Further evidence of how Grab has deeply embedded its data analytics culture can be seen in the many customised workshops and training and technical support it provides for employees to acquire analytics skills. Grab also organises its own regular hackathons known as Grabathons, where employees use analytics to develop new products and solutions, such as enabling Android Pay for its GrabPay payments platform in Singapore.

Grab is just one of many firms that are reaping the dividends of these deep capabilities such as self-service data analytics. Others should also feel encouraged to step up, acquire these capabilities and seize on the Budget's bold measures such as the "capability transfer" and "tech innovator accelerator" programmes to transform and thrive in the digital economy.

In the same vein, education institutions from the private sector can also do more to help Singapore's workforce adopt a culture of lifelong learning.


Last year, PSB Academy, one of Singapore's largest private education institutions, inked exclusive partnerships with education technology (edtech) platforms like Pearson to enable over 12,000 students to access and enjoy learning from anywhere, at any time, on any device.

The Academy also invested in a S$15 million City Campus designed for new learning pedagogy such as "flipped classroom" formats and "go-to-lectures" facilities which enable working adults to attend classes virtually, and engage with their peers and lecturers via video conferencing.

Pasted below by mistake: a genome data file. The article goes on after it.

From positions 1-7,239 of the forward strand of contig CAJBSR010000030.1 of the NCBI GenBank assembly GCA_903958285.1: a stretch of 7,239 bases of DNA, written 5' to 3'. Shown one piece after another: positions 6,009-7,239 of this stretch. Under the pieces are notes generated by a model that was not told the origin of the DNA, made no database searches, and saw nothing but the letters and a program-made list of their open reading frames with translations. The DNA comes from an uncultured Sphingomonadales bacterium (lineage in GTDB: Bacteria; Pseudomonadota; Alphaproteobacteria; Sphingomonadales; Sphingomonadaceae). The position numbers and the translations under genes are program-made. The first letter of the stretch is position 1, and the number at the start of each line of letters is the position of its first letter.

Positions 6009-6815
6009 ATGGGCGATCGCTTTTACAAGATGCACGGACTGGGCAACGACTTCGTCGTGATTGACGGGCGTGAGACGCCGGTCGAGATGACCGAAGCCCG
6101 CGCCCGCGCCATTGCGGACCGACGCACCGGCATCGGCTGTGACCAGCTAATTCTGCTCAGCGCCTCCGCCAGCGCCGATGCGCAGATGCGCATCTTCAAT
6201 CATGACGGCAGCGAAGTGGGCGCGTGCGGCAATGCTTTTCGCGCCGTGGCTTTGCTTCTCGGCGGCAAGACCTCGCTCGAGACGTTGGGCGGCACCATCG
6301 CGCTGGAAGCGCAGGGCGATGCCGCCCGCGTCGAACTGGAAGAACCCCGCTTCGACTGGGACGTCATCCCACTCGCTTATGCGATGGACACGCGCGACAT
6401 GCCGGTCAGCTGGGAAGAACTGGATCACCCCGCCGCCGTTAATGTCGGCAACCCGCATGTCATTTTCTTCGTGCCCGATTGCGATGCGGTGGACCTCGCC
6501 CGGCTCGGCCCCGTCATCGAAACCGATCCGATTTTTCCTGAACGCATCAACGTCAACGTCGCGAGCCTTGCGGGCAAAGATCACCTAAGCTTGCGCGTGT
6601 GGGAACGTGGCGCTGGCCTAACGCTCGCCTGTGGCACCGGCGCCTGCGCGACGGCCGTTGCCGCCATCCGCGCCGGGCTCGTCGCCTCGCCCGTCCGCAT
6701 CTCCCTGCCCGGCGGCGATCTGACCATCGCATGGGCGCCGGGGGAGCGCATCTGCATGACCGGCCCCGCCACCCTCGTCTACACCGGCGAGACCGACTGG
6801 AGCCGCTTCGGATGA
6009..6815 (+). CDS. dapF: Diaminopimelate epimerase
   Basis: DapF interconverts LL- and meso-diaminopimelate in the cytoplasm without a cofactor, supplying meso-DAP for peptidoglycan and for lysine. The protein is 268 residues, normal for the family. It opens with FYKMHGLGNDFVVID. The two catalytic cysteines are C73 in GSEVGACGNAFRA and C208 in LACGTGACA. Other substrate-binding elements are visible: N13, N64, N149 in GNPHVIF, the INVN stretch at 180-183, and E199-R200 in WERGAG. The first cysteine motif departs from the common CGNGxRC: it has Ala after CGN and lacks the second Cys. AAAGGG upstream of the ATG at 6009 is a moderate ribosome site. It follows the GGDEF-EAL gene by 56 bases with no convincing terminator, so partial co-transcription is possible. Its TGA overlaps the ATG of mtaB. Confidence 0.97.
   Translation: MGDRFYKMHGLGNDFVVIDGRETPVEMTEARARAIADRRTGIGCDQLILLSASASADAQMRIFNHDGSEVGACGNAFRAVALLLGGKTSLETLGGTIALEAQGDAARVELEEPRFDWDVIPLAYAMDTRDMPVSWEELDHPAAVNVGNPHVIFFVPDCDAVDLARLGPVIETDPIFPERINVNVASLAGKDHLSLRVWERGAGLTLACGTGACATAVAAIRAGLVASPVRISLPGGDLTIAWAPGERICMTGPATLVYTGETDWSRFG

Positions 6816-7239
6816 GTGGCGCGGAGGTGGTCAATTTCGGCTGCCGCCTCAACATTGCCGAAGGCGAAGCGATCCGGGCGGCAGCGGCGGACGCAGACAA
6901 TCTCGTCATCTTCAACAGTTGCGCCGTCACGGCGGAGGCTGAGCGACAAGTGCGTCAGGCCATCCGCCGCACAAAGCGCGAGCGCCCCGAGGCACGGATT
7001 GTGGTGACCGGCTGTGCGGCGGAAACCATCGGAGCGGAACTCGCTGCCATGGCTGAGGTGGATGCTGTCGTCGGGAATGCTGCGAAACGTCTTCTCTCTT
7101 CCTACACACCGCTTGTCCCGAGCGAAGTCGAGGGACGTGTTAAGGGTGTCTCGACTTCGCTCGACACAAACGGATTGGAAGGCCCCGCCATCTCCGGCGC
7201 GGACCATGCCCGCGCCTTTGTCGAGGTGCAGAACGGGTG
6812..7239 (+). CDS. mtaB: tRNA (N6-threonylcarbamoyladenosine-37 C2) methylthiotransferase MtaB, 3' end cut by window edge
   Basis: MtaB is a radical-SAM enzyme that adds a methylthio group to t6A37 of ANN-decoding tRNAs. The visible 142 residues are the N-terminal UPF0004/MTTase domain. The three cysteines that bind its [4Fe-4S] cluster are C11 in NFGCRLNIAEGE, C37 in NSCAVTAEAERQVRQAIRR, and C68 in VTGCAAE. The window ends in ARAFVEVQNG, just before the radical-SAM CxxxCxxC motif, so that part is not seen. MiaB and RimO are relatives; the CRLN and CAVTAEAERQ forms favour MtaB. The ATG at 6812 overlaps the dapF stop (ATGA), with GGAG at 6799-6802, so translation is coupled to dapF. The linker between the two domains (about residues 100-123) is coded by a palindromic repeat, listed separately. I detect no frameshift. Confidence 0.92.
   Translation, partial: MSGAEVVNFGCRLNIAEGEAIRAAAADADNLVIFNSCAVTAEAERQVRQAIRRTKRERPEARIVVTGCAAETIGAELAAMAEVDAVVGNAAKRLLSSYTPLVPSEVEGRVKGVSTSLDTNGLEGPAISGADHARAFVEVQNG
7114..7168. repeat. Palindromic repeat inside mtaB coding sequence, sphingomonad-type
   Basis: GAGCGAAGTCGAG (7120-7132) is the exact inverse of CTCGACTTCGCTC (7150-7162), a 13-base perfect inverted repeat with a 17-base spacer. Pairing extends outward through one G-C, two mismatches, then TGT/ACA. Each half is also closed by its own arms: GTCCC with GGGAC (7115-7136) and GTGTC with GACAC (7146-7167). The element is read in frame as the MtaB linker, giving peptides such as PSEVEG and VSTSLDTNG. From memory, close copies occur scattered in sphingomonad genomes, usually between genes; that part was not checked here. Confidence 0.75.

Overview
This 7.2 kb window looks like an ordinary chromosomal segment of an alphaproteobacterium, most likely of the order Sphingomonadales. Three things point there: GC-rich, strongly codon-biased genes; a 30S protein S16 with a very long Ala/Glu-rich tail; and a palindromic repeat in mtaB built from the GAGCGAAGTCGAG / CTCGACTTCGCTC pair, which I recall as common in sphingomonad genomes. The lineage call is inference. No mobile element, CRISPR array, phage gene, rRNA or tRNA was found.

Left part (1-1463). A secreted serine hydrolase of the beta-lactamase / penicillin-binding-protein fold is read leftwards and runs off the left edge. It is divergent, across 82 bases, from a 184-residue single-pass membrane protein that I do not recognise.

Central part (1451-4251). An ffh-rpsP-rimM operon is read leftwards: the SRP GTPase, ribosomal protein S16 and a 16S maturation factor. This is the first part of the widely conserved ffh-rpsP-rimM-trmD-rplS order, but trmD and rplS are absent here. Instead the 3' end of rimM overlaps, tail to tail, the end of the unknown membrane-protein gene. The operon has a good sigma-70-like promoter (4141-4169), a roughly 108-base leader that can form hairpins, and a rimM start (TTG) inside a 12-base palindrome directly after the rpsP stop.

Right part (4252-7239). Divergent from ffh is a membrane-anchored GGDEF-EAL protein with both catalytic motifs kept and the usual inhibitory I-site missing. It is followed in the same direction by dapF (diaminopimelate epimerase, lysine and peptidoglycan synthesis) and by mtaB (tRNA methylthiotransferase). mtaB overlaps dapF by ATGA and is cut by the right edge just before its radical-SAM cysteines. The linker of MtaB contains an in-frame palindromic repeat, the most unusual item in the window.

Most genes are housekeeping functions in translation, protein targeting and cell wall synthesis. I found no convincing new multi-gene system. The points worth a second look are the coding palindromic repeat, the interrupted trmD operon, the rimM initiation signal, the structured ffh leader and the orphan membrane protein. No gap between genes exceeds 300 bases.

By integrating learning windows for working adults across multiple platforms, PSB has combined the benefits of personalised learning journeys as well as guided learning formats to bring students the best of both digital and physical worlds.

Amid reports of dire employment rates of students from private schools in general, PSB's approach to teaching has yielded strong graduate outcomes. In 2017, close to nine in 10 graduates from PSB found employment, including part-time work, upon graduating, while six in 10 shared that they acquired skills from PSB that enabled them to perform better at their job.

In a sector that is reportedly shrinking by double-digit percentages, PSB registered double-digit percentage growth in student numbers for two consecutive years.

As with Grab's experience in disrupting Singapore's private transportation sector, PSB's adoption of edtech demonstrates how an organisation from a traditional sector can break out from the staid norms of its industry and disproportionately benefit its customers, by embracing pervasive innovation.


In closing, Budget 2018 sets out broad agendas of how the government aims to direct investments to spur on Singapore's hard-fought transformation into a New Economy. But Singaporeans should understand that it is the role of businesses - not government agencies - to create jobs and pay wages that the market will bear.

To that end, the Singapore workforce needs to appreciate that generous Budget "goodies" such as the S$1.8 billion Wage Credit Scheme is only a catalyst for productivity improvements by applying pressure on businesses and workers to transform and measure up in three years.

It would be disastrous if beneficiaries mistake this interim measure for permanent crutches because a rise in wages without a corresponding rise in productivity makes for a recipe for unintended inflationary pressures whose costs the end-consumer must eventually bear.

After all, businesses go to where maximum profitability can be gleaned. Maximum profitability in today's context means maximum productivity, and firms must embrace pervasive innovation to yield more output with less input.

  • The writer is vice-president of marketing and corporate communication at PSB Academy